Scandinavia’s SAS expects to commence its crucial SKr9.5 billion ($907 million) equity raise around the end of January, after the schedule for its ‘SAS Forward’ restructuring programme slipped.
The airline is re-organising under US Chapter 11 protection and expects to exit the process in the second half of next year, says chief executive Anko van der Werff, owing to “some delay” with items such as internal negotiation deadlines, which it had hoped to complete in October.
SAS has been discussing revised agreements with personnel representatives as part of the ‘SAS Forward’ plan to cut costs.
It states that it has reached new arrangements with two Norwegian cabin crew unions, NKF and SNK, which will run to the end of March 2024. This will largely involve an extension of an existing pact from 2020 with “some minor changes”.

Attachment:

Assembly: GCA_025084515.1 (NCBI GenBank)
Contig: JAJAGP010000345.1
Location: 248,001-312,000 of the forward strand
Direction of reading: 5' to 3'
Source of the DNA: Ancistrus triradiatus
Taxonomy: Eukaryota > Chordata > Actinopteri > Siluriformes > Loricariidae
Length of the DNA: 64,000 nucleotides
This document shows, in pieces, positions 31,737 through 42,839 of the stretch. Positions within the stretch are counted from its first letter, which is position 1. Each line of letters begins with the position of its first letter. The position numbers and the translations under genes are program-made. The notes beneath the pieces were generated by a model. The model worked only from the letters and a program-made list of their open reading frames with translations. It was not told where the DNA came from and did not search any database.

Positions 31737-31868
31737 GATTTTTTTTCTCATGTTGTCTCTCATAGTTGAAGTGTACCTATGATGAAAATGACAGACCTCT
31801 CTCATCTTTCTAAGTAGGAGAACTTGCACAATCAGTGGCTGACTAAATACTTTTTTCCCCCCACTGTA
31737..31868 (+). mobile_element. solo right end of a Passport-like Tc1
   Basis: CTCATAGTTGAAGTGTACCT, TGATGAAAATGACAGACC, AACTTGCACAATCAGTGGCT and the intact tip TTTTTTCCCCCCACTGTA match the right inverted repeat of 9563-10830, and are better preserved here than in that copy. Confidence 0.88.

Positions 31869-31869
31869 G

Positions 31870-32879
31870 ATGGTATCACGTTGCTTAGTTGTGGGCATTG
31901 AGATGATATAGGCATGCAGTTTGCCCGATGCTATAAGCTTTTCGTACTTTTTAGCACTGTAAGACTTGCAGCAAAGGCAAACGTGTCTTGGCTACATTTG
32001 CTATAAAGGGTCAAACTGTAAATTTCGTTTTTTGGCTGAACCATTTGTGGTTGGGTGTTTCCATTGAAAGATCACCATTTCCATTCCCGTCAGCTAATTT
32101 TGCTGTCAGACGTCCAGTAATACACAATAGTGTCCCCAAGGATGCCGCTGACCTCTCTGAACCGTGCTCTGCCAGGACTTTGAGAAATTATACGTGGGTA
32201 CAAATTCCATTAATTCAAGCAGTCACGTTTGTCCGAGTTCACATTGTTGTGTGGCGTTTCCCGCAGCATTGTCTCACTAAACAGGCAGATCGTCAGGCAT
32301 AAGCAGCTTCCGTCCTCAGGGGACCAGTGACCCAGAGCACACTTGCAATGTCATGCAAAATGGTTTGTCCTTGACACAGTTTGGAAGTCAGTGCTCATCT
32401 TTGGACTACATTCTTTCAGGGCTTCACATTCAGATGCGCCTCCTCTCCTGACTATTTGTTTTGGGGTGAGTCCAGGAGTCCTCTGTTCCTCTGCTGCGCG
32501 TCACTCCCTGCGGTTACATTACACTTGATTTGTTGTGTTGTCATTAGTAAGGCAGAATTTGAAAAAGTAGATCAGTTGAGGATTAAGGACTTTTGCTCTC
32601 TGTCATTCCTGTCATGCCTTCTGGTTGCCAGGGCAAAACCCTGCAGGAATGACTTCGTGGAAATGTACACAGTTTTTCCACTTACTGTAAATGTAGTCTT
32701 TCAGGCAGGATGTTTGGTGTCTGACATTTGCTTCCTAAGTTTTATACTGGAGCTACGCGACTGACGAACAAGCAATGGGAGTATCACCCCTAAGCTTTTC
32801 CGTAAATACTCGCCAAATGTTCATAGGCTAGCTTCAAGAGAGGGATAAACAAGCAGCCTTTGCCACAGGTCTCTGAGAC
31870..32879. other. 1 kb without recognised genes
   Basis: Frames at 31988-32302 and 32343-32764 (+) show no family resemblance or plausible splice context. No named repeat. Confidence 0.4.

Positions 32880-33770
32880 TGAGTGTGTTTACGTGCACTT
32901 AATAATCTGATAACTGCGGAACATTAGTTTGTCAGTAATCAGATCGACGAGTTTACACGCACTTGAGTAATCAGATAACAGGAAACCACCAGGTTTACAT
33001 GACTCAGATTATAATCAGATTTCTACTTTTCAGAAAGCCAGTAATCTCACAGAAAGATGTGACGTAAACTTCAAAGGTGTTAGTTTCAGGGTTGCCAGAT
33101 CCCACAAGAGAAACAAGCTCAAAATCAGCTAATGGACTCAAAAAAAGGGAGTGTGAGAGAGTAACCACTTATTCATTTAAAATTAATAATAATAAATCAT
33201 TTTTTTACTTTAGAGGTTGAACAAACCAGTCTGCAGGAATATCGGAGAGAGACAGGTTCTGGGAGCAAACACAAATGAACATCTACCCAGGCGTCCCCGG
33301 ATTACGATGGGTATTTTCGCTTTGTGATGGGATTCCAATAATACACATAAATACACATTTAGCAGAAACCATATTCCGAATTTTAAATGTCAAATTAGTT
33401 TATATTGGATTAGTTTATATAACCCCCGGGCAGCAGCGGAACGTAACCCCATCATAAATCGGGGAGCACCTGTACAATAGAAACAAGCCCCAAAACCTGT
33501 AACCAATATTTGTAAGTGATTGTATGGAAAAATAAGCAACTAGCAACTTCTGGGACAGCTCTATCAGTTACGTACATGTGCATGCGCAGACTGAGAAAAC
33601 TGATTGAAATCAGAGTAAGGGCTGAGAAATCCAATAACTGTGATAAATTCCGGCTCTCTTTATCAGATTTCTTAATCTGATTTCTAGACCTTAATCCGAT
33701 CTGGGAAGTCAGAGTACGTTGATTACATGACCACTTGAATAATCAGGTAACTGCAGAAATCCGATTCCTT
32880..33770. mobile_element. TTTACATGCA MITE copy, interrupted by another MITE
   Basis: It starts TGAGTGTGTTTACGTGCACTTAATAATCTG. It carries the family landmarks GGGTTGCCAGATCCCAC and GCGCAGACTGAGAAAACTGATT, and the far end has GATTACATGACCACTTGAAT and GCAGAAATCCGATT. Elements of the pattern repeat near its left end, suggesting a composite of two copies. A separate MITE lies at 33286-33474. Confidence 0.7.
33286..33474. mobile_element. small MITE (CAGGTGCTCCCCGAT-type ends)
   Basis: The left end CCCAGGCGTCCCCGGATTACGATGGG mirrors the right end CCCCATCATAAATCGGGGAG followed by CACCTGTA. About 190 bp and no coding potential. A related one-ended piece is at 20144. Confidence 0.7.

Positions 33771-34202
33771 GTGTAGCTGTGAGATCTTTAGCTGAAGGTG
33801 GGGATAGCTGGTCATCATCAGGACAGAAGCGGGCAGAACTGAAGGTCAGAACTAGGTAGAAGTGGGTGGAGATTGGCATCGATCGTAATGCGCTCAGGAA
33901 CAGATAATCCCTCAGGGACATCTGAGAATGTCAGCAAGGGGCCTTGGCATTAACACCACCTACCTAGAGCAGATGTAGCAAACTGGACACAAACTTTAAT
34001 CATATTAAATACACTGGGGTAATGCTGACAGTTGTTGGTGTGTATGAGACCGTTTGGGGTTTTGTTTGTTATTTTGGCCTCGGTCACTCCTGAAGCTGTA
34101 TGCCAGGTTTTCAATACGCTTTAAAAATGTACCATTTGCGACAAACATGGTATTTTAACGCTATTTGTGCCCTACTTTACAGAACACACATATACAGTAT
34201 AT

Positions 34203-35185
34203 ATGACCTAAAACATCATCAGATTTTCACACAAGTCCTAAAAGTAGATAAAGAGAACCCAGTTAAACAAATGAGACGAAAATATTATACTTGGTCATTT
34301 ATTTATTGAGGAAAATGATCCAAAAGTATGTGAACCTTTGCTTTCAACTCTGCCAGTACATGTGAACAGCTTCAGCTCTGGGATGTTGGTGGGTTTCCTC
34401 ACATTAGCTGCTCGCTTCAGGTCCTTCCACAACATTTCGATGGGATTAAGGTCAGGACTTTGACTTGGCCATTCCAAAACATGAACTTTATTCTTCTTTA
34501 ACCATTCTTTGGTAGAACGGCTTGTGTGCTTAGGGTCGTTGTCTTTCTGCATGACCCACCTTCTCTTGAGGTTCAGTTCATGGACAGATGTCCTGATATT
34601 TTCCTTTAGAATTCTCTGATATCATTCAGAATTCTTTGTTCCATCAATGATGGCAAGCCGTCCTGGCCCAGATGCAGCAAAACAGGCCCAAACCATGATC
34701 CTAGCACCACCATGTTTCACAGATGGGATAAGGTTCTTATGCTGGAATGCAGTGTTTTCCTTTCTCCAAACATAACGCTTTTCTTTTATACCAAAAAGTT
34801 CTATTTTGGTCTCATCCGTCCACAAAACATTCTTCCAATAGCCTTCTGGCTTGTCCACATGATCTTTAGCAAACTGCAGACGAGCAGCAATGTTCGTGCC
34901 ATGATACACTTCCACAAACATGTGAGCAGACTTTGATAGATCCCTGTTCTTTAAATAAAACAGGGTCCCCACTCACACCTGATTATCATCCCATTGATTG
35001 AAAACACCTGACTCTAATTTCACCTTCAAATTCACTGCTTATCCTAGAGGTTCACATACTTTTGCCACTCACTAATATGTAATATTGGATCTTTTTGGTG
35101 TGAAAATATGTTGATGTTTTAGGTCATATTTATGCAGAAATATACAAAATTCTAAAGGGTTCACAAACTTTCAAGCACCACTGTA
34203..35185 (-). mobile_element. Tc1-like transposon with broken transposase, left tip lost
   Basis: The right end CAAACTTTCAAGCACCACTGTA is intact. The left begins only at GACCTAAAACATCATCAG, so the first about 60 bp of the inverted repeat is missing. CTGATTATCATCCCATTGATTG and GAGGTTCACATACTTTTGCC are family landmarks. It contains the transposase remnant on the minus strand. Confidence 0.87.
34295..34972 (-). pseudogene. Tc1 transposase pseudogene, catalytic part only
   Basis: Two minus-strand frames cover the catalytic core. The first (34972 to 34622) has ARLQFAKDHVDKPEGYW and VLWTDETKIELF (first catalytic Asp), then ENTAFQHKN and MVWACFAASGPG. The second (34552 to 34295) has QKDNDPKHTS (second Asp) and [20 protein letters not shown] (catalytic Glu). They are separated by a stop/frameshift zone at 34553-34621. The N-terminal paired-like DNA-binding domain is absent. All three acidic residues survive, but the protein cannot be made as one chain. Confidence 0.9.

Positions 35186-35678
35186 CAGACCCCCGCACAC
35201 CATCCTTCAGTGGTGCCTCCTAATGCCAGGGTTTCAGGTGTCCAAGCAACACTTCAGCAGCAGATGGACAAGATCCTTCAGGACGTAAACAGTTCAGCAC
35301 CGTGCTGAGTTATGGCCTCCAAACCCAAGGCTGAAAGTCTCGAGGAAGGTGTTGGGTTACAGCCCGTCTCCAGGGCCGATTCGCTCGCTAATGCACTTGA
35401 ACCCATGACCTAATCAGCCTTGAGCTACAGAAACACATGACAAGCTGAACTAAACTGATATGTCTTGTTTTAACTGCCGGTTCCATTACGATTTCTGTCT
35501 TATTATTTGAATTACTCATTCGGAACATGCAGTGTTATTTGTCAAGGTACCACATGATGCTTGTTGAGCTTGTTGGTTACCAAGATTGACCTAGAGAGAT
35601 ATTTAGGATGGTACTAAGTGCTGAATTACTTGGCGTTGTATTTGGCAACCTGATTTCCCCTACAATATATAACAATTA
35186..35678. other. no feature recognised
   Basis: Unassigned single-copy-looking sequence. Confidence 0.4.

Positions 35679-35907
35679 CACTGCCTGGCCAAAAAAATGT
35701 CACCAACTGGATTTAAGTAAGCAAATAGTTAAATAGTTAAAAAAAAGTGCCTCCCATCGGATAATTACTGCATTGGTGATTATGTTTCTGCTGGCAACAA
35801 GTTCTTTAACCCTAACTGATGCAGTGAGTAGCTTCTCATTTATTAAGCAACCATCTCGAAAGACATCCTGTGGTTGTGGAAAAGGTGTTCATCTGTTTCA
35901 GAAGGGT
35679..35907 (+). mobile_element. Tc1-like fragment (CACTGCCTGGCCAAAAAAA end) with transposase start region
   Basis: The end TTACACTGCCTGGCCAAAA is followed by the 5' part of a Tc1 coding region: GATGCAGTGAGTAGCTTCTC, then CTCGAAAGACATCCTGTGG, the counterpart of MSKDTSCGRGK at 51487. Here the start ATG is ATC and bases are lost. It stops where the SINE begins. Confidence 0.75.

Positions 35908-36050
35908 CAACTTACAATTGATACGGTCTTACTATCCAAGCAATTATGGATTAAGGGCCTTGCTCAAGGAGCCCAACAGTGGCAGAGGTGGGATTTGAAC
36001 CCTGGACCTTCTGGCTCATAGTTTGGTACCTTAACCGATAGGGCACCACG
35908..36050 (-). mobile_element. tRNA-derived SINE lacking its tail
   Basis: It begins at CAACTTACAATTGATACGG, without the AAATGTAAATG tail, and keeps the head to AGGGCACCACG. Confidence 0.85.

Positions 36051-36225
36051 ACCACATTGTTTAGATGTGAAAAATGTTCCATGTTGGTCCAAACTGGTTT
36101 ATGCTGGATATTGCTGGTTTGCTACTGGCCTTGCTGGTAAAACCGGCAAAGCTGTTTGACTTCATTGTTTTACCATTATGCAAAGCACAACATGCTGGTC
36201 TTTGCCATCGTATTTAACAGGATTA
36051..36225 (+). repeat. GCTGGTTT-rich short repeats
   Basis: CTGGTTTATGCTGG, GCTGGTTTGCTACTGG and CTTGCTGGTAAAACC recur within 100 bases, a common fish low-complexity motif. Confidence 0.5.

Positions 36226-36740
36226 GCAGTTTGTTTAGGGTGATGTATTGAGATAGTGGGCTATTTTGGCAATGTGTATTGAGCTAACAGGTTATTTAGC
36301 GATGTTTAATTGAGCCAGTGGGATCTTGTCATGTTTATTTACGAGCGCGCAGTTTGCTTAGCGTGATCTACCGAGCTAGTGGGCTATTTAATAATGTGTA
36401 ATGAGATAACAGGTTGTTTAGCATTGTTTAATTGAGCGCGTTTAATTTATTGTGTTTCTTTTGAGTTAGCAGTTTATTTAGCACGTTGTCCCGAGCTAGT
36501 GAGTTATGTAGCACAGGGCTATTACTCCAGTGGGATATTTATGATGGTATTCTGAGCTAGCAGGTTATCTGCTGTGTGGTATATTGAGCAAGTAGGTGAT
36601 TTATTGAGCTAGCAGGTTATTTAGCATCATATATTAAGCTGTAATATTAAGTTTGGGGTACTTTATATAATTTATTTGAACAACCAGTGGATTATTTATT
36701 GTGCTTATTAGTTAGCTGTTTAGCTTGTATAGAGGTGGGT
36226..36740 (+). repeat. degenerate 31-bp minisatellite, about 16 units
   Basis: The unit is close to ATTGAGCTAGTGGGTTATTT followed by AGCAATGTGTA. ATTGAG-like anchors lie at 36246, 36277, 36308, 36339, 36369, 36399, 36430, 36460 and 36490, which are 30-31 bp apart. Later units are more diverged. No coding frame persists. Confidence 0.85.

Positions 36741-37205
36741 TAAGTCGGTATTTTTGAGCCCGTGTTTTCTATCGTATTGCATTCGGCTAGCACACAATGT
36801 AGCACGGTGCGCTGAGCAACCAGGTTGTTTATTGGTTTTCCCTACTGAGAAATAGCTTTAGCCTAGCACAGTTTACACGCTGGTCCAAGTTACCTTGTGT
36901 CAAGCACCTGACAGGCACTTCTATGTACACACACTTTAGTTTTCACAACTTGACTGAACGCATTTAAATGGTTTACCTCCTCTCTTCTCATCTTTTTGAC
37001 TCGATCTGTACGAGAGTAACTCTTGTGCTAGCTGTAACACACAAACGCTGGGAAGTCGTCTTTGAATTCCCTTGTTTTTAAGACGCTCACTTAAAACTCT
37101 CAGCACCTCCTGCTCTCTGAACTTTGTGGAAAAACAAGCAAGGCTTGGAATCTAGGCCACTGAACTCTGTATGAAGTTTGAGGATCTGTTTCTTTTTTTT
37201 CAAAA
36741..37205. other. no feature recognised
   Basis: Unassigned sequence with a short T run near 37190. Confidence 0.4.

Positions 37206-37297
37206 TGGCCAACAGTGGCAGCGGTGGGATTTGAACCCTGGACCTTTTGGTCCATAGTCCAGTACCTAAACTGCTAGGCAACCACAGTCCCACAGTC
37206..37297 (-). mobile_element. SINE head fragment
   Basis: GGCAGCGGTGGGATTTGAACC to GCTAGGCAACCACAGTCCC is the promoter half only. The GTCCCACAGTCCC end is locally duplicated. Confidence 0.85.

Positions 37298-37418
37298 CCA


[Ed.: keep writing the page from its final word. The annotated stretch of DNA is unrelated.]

SAS has stressed that “all parties”, internal and external, will need to contribute to the restructuring scheme in order to transform the company.
Speaking during the carrier’s full-year financial briefing, van der Werff said the delay in the schedule would amount to “a few months”.
The airline drew the first $350 million tranche of a $700 million debtor-in-possession financing agreement in September, and expects the remaining $350 million tranche to be available for use in the first quarter of its current fiscal year – the three-month period to the end of January 2023.
This second tranche has conditions attached and van der Werff says the airline wanted to have “clarity” by October.
But he says the company has to progress “step by step” and acknowledges that, as a result of the delay, the timeline for starting the equity raise – which SAS had expected this year – will probably be “kicked down the road a bit further”, to the end of January 2023, “at the earliest”.
Van der Werff stresses, however, that the shift in schedule is “not a lot”.
SAS’s restructuring involves cutting annual costs by SKr7.5 billion, converting around SKr20 billion of debt into equity, and raising SKr9.5 billion in new equity.